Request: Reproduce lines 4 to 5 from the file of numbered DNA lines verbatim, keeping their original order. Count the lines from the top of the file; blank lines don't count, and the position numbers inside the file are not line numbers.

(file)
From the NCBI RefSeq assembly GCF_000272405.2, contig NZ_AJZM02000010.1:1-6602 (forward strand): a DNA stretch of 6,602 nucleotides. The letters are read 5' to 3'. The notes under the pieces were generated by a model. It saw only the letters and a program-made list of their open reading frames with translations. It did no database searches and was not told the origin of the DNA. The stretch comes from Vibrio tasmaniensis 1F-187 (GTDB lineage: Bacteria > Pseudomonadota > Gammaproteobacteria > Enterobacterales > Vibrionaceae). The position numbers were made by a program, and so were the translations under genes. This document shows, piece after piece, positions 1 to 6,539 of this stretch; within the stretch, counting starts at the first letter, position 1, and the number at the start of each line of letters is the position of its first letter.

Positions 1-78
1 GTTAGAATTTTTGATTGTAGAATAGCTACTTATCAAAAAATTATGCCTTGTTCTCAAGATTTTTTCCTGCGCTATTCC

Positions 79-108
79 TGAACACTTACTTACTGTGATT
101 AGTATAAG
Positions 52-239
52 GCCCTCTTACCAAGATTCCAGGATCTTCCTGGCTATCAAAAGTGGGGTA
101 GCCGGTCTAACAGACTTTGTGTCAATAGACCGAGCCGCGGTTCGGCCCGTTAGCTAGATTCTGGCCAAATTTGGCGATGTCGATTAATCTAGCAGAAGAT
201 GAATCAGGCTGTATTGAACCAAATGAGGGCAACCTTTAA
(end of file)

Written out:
Positions 79-108
79 TGAACACTTACTTACTGTGATT